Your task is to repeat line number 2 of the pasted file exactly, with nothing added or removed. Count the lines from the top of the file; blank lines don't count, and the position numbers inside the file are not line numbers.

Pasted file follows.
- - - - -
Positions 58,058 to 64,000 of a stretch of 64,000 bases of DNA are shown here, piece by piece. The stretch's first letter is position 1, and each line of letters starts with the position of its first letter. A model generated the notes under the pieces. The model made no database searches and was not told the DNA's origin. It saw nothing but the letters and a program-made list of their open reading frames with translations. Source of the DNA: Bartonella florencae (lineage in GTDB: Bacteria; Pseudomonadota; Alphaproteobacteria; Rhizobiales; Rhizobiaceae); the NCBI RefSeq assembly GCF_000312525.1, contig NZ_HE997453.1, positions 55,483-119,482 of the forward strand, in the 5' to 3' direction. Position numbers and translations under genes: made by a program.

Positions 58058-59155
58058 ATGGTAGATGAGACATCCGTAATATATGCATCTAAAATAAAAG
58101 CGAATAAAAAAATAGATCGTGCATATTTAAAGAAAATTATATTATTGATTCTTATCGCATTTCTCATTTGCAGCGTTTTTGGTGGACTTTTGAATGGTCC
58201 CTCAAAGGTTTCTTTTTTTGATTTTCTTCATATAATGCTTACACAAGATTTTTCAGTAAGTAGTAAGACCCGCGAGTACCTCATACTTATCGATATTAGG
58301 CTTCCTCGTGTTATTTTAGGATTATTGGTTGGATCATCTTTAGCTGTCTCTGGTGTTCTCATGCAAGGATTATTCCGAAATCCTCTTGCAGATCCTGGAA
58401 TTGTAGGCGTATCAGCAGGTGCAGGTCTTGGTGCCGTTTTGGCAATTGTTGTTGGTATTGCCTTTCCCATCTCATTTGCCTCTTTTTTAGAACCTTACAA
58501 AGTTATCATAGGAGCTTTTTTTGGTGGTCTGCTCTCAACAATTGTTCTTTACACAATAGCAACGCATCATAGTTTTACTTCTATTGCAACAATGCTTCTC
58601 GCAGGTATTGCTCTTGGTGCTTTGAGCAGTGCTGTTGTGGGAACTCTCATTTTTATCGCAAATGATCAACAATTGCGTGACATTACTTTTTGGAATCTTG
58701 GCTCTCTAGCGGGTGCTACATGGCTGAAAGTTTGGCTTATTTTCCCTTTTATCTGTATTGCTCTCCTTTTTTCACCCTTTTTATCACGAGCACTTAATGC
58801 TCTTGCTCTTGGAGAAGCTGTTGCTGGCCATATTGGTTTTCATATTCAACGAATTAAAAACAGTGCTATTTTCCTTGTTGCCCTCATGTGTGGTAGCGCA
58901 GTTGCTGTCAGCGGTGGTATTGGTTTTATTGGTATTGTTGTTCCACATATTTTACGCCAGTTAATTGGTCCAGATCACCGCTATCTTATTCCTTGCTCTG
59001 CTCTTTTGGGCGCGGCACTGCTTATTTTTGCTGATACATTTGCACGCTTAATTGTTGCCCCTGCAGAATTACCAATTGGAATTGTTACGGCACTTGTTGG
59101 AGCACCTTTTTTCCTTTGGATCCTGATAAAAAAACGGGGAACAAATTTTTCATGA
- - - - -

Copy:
Positions 58058-59155